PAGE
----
“This is it. The worst. The absolute worst. No story, no character, no plot, just pain. Pure concentrated pain. There has never been anything this bad in the history of man. It should be studied, it should be analysed. It is pure evil. I don’t know whether to give it to a doctor to examine or a priest to exorcise. It is remarkable. Absolutely remarkable. Even the closing credits hurt. Everything about this movie is plain horrendous.” – Doug “Nostalgia Critic” Walker
They say that imitation is the sincerest form of flattery. During the late 1960s, Art Spiegelman tried this theory when he worked on revival of a series of gum card stickers called Wacky Packages, which parodied all kinds of consumer products from food to floorwax, and the novelty lasted deep into 1970s. By the mid-1980s,
To kick off the Critic’s ten-year bash, Channel Awesome employee Walter Banasiak put together a list of some of Walker’s best work. If you’ve never experienced the Critic’s exasperated rants, witty sketches, and tough-but-fair criticisms of classic TV shows and movies, that rundown is a good place to start.
Once you’re up to speed on Walker’s signature character, it’s time to dive into his latest review: A 28-minute evisceration of the 2016 film Norm of the North. Walker describes the animated flick,
Now, YouTube is responding. The video site has announced a change that will allow uploaders whose videos receive Content ID claims to accrue ad revenue on those videos as they contest the claims against them.
That’s not the easiest sentence to understand, but within the Content ID process, the change is a logical one. Every day, thousands of YouTube channels re-upload videos or use trademarked content without receiving permission from the original rights holder. In most of those cases, the rights holder files a Content ID claim, the claim is accepted, and the rights holder can choose
If a tweet YouTube’s CEO sent out on February 26th is any indication, however, the video site’s controversial policy might be about to change. On her Twitter feed, Susan Wojcicki thanked creators for their feedback and linked to a post in YouTube’s Help Forum, where an employee named Spencer hinted at several changes the site plans to make within its policy division.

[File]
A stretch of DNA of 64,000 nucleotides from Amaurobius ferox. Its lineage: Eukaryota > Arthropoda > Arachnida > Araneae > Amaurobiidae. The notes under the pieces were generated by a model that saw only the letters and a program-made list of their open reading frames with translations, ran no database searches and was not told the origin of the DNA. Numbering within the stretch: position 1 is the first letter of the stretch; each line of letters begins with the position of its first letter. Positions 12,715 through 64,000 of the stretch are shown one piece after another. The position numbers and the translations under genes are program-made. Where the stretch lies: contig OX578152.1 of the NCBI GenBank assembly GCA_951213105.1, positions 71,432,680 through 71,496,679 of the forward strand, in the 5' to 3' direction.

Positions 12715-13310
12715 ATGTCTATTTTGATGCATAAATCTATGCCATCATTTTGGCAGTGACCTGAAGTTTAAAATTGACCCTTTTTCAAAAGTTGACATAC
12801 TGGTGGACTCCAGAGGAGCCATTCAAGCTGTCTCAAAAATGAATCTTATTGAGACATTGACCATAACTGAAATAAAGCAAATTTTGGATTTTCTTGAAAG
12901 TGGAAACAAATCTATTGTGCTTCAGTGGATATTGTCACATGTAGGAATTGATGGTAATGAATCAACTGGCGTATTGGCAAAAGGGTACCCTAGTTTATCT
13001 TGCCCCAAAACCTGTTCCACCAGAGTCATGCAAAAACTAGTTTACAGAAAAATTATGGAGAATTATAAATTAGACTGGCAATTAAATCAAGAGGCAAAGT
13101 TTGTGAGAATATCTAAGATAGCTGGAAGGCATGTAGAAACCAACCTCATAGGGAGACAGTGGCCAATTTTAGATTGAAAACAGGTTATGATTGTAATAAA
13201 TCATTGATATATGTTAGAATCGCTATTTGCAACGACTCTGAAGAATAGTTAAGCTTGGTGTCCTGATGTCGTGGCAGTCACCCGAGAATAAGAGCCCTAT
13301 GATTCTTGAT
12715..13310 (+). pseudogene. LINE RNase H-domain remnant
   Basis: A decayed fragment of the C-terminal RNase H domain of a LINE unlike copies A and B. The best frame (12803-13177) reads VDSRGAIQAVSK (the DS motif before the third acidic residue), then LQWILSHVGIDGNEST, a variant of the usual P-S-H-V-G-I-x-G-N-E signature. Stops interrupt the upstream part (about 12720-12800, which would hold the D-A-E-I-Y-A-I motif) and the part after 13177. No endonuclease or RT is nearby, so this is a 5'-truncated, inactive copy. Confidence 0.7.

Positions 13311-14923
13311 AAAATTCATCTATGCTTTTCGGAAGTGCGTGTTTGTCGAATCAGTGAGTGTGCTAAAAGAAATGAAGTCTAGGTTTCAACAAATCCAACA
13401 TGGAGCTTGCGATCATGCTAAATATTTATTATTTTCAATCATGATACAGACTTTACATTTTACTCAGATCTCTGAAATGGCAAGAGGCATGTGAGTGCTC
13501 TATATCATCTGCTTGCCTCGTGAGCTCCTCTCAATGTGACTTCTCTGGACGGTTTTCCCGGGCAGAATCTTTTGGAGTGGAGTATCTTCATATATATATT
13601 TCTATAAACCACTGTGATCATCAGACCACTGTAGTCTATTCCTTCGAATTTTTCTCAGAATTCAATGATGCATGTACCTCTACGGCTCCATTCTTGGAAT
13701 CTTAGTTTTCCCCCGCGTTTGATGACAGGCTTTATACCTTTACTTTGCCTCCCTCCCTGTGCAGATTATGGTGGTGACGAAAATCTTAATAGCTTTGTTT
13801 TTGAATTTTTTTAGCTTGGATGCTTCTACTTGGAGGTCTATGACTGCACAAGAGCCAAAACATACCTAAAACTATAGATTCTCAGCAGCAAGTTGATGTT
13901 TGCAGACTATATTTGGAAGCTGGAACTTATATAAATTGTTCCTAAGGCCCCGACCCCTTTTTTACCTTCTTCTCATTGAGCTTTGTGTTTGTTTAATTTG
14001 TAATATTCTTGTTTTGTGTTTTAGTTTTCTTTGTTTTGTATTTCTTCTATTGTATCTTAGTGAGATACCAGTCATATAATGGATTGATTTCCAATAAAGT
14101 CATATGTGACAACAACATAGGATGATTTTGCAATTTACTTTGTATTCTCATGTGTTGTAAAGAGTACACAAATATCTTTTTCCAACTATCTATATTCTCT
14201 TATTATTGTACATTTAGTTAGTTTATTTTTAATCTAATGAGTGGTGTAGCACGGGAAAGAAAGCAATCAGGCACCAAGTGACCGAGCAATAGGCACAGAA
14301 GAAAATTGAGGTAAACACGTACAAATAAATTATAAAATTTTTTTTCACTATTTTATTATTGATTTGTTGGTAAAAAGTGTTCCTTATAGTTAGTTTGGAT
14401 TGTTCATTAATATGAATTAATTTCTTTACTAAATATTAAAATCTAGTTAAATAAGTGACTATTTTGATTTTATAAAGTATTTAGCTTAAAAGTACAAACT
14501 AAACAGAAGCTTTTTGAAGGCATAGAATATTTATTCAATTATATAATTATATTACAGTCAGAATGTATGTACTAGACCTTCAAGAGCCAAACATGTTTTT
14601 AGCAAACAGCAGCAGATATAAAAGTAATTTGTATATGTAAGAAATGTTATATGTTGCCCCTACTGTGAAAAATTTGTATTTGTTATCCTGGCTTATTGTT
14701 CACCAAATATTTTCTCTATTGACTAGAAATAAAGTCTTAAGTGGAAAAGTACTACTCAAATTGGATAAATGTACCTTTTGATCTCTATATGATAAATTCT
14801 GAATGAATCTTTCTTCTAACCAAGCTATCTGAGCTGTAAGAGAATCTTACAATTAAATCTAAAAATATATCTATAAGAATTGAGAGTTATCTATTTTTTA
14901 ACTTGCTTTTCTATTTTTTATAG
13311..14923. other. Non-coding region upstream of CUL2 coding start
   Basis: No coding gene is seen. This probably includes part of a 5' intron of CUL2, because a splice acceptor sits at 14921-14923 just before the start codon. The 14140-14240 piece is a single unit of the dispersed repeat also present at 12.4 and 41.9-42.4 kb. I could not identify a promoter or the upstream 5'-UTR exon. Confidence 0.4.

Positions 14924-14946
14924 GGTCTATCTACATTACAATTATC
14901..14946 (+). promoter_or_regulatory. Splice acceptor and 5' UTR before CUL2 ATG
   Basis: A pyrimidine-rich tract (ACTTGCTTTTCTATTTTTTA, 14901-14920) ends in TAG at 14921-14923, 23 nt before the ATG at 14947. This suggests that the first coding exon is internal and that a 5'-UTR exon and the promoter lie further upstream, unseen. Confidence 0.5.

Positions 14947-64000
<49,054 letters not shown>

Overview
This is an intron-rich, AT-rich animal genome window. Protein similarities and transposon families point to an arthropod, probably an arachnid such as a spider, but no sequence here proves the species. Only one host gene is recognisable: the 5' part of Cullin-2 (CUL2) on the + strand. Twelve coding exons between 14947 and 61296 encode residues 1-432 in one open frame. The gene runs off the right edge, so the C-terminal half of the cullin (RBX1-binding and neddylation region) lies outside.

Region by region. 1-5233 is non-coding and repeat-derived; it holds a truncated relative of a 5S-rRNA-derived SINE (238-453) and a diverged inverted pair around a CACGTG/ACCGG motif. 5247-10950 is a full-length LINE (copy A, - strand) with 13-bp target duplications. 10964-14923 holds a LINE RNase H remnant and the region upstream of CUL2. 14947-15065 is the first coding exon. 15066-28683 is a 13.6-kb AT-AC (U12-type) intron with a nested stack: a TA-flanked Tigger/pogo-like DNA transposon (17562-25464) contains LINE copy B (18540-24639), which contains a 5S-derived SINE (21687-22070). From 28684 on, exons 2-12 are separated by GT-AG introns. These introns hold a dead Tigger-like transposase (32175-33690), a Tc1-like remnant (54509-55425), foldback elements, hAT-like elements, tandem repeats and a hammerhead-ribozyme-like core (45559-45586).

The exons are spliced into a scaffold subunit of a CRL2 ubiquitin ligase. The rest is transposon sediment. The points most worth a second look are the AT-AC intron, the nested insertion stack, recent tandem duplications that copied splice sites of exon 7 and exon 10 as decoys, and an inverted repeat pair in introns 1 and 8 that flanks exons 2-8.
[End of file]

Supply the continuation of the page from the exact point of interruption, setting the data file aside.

Thank you @YouTube community for all the feedback.
The relationship between fair use, Content ID, the Digital Millennium Copyright Act (Dmca), and other forces that govern copyright law on YouTube has for years been a contentious subject. In 2013, a change in YouTube’s policy set off a wave of claims against creators both big and small. Some of the claims were valid requests that hoped to crack down on videos that infringed upon existing copyrights; others,
Blip launched in 2005, just three months after YouTube opened its doors. From the start, it feature a creator-focused approach, and it managed to attract thousands of video producers and hundreds of millions of views. Its best-known users included The Nostalgia Critic, who used it to host videos from his Channel Awesome network, and Michael Moore, who partnered with the platform to distribute his film Slacker Uprising. Blip pushed its creator-friendly model even further with the launch of Blip Studios in 2012.
At the same time, Blip struggled to turn a profit in a competitive industry, and it was ultimately acquired by Maker Studios in 2013. While Maker has made use of Blip’s technology and partnerships, it marked the actual
His feature length-movie, about hunting down the long-rumoured stockpile of E.T. Atari cartridges buried in New Mexico, had its international premiere at Fantasia 2014, with co-director and longtime friend Kevin Finn in attendance with the Nerd himself. Rolfe took a few moments out of his